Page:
About Apache Tracker
Apache Tracker is a resource about survival, being a Physical and Spiritual warrior, and oneness with nature or "the spirit that moves in all things." I named this site in honor of the Apache. The Apache was the ultimate, survivor, warrior, guerrilla fighter, and lived in tune with his surroundings, on a spiritual and physical level. However you will find many other topics of interest on this site. Tracking is a mind set and awareness that goes beyond the physical to all levels, including the spiritual.
About the Author
About the Author
Roger Thunderhands Gilbert is an accomplished writer, musician, and artist. In his lifetime, he has done many things. These would include aviation, the martial arts, and a life long study of spiritual and tribal ritual. In the martial arts, his study has included three disciplines, Aikido, Kung Fu San Soo, and Tai Chi. He also worked with the Special Forces in a training capacity. In the field of aviation, he obtained his private, commercial, and instrument ratings as a pilot, with multi-engine, and flight instructor qualifications. He learned tracking as a boy and has worked with the sheriff’s search and rescue in that capacity. His spiritual knowledge includes in-depth study, and personal experience, with many shamanistic and esoteric practices. He is a practitioner of Kriya yoga, Kundalini yoga, Tantrika, and Chinese inner alchemy. In addition, he received his certificate in acupressure and uses several modalities for healing. He considers himself an authority on the Biblical teachings of Yeshua or Jesus, but considers himself spiritual, not religious. And last but not least, he has done an exhaustive study and been an activist of North American Native tribes and ritual. His own roots are of Métis descent, and his spirituality is universal.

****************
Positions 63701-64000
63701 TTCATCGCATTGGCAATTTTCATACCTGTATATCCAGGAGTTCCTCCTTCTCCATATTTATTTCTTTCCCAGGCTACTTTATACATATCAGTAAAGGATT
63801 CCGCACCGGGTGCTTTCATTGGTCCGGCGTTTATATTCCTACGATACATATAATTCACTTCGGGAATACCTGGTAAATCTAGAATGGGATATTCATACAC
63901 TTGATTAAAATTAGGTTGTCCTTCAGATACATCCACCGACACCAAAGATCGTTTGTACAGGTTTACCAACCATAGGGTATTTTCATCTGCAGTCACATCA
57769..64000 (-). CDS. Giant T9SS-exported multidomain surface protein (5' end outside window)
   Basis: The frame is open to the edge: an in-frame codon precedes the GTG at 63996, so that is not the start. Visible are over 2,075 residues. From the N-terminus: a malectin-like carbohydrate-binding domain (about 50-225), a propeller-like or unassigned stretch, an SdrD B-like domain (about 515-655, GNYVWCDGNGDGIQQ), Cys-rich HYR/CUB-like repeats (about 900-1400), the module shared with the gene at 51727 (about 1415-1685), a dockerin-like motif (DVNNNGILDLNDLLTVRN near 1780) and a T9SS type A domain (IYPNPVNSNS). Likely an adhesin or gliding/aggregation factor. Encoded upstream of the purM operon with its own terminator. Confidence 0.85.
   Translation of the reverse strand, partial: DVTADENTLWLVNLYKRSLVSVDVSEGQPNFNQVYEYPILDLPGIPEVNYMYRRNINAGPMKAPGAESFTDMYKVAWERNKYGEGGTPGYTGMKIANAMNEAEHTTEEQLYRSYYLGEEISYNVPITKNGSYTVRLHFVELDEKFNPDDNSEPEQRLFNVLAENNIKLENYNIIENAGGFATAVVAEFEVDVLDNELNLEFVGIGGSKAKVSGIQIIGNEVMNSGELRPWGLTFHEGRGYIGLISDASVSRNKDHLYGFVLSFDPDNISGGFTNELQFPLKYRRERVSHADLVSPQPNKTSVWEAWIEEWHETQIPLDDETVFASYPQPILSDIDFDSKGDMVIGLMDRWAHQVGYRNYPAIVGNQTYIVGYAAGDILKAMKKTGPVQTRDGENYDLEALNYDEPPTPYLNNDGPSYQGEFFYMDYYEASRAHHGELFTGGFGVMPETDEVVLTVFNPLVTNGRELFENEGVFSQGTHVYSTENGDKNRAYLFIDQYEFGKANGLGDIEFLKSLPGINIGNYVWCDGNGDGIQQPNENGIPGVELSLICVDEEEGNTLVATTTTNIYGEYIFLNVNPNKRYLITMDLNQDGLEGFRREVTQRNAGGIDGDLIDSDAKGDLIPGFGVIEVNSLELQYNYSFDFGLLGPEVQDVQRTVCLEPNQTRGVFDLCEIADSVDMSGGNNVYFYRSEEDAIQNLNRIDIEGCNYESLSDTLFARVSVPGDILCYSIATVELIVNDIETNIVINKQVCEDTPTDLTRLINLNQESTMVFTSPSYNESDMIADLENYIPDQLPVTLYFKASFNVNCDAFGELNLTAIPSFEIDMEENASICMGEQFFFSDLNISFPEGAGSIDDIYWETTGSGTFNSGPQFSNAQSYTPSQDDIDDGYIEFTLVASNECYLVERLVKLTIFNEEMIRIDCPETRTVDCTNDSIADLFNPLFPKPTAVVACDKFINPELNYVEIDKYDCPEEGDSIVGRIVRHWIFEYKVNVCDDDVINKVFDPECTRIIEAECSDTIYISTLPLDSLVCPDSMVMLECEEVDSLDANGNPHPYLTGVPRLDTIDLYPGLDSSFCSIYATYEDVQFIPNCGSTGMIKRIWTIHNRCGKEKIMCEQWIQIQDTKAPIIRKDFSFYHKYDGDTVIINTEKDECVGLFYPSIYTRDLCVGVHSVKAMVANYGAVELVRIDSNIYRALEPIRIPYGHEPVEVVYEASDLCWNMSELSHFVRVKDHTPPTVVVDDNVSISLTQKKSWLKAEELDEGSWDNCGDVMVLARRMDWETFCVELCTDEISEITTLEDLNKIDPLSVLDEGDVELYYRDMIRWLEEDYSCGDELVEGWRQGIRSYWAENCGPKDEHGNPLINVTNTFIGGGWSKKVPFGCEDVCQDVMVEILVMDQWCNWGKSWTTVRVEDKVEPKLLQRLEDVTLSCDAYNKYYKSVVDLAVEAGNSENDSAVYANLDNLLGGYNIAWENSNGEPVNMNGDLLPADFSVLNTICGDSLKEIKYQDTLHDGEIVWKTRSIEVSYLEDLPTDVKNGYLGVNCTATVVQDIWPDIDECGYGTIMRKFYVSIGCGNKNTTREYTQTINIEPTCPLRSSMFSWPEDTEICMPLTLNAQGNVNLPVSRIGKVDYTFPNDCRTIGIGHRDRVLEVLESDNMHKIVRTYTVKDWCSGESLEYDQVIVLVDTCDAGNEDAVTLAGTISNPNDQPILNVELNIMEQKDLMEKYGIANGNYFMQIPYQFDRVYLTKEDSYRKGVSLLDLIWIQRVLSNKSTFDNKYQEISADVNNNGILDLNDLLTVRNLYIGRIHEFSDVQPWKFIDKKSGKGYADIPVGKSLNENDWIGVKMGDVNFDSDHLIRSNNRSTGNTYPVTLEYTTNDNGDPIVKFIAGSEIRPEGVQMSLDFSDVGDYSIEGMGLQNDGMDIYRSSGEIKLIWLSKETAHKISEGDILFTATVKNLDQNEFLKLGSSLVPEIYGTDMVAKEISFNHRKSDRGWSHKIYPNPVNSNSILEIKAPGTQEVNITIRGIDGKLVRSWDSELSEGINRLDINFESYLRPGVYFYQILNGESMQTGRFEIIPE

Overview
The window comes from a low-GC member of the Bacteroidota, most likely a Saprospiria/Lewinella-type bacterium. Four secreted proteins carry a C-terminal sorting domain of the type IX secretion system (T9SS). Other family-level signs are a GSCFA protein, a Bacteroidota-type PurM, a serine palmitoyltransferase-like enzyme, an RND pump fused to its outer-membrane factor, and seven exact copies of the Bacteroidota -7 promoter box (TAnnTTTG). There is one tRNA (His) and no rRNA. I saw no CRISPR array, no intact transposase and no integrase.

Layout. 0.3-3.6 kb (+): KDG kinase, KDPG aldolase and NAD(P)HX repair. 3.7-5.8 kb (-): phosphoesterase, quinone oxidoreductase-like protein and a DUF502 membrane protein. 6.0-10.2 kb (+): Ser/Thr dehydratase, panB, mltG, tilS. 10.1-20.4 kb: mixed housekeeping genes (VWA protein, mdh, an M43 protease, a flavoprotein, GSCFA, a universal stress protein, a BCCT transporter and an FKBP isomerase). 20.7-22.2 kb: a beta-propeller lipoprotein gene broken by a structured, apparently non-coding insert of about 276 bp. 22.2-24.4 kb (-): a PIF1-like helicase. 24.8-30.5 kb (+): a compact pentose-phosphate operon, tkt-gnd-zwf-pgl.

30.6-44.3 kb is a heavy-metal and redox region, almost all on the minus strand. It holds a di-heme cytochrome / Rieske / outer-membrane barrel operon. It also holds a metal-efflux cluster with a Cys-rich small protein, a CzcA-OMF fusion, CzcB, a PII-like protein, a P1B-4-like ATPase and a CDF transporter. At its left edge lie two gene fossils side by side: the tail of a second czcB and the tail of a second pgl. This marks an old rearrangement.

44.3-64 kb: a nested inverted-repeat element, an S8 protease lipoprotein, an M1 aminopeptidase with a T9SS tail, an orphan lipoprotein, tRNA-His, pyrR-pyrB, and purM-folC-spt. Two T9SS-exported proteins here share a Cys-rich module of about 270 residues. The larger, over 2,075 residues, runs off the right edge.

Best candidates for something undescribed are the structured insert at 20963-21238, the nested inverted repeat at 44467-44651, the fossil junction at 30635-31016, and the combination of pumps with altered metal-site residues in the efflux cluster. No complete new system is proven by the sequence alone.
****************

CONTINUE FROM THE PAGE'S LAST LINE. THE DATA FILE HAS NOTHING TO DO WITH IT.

Five Thousand Men against Thirty-Eight Chiricahua Part 4